Study Guide

The Crew of the Essex in In the Heart of the Sea

By Nathaniel Philbrick

The Crew of the Essex

There are a lot of guys on the Essex who don't exactly become main characters, but they're still worth mentioning. Some of these guys meet gruesome deaths. Some of them abandon their comrades. Some of them get straight-up eaten. Though we might not learn much about them as individuals, their lives teach us volumes about the society they come from.

Let's go ahead and run down these fellows' fates, shall we?

  • William Wright, Seth Weeks, and Thomas Chappel decide to stay on Henderson Island. Here's a key point: none of these three men are from Nantucket. Besides Henry De Witt (who deserts the Essex prior to its sinking), these are the only non-Nantucketers to survive the Essex disaster.
  • Matthew Joy and his entire crew (Obed Hendricks, Joseph West, and William Bond) die. Matthew Joy was sicker than a dog even before the Essex sank. Given that—and the fact that he's the lowest-ranking officer on the ship—Joy's crew has no other Nantucketers onboard aside from himself. Months after their comrades are rescued, a roving ship "discovered a whaleboat washed up [...] with four skeletons inside" (13.23). Yikes.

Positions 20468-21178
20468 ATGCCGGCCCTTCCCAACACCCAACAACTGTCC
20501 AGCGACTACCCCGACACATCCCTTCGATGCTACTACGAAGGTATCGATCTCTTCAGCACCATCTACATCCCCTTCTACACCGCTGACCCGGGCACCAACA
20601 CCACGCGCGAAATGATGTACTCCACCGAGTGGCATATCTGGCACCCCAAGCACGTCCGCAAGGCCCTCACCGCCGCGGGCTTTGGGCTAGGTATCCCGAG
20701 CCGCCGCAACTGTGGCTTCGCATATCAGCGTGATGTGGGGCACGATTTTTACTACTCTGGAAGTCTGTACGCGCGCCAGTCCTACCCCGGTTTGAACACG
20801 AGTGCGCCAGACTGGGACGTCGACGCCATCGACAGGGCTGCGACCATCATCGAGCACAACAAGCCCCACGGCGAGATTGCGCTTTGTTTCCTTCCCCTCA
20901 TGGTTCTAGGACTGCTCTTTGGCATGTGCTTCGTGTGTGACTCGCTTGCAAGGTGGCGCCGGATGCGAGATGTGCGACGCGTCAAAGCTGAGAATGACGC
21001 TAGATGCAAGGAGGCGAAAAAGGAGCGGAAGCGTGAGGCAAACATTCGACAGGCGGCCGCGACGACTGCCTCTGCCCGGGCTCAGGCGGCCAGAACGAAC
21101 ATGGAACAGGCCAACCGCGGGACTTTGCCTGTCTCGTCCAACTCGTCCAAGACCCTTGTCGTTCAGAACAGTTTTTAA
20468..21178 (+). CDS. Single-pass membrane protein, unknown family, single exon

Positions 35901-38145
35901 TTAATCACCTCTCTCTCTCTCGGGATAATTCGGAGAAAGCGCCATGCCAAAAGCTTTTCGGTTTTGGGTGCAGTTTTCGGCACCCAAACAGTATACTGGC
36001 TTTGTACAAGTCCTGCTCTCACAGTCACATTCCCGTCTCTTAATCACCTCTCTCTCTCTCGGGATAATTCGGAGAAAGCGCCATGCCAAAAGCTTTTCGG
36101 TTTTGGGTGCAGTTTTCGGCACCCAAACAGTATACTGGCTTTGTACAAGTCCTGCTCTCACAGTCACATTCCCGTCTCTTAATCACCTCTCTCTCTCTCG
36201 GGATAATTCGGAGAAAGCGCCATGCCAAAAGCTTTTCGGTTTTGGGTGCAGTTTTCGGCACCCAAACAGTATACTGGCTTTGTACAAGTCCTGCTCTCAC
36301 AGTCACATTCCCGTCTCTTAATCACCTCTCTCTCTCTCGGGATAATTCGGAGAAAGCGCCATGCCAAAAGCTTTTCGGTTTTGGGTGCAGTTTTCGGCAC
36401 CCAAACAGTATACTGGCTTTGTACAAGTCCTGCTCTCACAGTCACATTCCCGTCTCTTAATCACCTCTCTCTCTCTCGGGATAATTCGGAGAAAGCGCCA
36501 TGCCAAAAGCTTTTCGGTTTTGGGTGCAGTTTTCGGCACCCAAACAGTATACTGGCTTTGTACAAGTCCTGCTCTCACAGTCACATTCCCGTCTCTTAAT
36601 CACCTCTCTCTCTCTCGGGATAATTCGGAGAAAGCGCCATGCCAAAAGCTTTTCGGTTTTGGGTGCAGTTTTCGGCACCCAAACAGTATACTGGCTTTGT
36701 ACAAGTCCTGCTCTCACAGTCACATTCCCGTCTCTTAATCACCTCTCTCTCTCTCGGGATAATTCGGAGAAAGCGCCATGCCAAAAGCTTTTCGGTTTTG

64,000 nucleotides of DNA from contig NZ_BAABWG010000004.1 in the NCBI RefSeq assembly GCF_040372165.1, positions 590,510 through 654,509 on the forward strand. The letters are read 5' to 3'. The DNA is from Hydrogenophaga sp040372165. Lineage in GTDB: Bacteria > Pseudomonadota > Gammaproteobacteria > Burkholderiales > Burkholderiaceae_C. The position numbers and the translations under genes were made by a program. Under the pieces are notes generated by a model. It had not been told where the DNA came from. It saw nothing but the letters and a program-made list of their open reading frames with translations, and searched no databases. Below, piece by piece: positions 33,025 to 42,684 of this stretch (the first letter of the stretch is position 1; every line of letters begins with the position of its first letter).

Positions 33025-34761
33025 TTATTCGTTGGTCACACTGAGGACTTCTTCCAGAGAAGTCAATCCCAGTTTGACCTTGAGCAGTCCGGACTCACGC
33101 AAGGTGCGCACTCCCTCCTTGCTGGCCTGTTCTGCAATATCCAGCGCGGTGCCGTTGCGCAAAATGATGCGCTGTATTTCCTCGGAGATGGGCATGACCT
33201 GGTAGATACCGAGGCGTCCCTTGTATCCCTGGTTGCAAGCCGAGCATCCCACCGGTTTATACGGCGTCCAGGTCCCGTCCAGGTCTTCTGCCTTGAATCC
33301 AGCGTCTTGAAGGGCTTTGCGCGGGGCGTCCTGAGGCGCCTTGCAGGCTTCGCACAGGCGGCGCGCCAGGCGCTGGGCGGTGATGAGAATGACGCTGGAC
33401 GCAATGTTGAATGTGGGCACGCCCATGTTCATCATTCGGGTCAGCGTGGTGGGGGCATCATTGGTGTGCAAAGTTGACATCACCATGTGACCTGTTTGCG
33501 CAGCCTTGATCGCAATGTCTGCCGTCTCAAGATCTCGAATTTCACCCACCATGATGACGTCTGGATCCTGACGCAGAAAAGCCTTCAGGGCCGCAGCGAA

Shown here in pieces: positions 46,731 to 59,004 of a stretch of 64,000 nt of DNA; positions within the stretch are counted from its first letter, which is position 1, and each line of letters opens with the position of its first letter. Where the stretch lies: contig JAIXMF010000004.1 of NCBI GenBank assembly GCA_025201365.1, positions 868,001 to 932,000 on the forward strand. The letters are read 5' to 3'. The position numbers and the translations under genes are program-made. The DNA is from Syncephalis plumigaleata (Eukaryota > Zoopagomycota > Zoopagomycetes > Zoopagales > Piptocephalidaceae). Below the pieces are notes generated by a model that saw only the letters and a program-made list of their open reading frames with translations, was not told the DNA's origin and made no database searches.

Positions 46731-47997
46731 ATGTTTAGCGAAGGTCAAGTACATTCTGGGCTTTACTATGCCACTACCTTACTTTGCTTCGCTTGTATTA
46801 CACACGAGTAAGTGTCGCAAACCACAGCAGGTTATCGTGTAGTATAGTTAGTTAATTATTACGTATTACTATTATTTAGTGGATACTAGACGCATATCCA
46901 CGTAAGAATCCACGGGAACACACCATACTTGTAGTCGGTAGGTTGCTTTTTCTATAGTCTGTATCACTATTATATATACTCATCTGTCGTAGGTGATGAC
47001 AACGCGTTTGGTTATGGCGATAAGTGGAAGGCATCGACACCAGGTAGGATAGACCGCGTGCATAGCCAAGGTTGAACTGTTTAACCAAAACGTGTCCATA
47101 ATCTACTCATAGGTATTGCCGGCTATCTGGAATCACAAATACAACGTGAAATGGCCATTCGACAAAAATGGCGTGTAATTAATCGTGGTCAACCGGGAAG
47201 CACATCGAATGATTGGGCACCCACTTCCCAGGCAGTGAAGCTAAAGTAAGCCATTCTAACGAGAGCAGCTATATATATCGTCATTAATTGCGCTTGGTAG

• Everyone dies on Pollard's boat except for Captain Pollard and Charles Ramsdell. The first four people to die—and be eaten—on Pollard's boat are all African American. Coincidence? Probably not. Nantucketer Barzillai Ray dies soon after being forced to eat his best friend, Owen Coffin.
  • Only two men (Richard Peterson and Isaac Cole) die on Chase's boat. Although Peterson (an African American) is buried at sea, the crew is forced to eat Isaac Cole after his death. Still, that's the only human these guys will eat before the three of them—Owen Chase, Benjamin Lawrence, and Thomas Nickerson—are rescued.

Are you noticing a pattern here? As it turns out, Nantucketers have a much higher survival rate than their mainland-born peers: an effect that's amplified when the men in question are African American. In our eyes, there are two reasons for this. First, this is a consequence of the class system aboard whaling ships: mainlanders are given worse food than the Nantucket-born officers, while African American sailors are given even worse than that. That's like starting a race with a broken ankle.

But this also illustrates the power (for good or ill) of community. If the Nantucketers were already sticking together before the Essex sank, then it's only logical that this would be amplified after a disaster. And it's true: "the Nantucketers provided one another with support and encouragement that they did not offer the others" (9.45). With morale at a high premium in the aftermath of the Essex disaster, it seems that a little bit of encouragement goes a long way.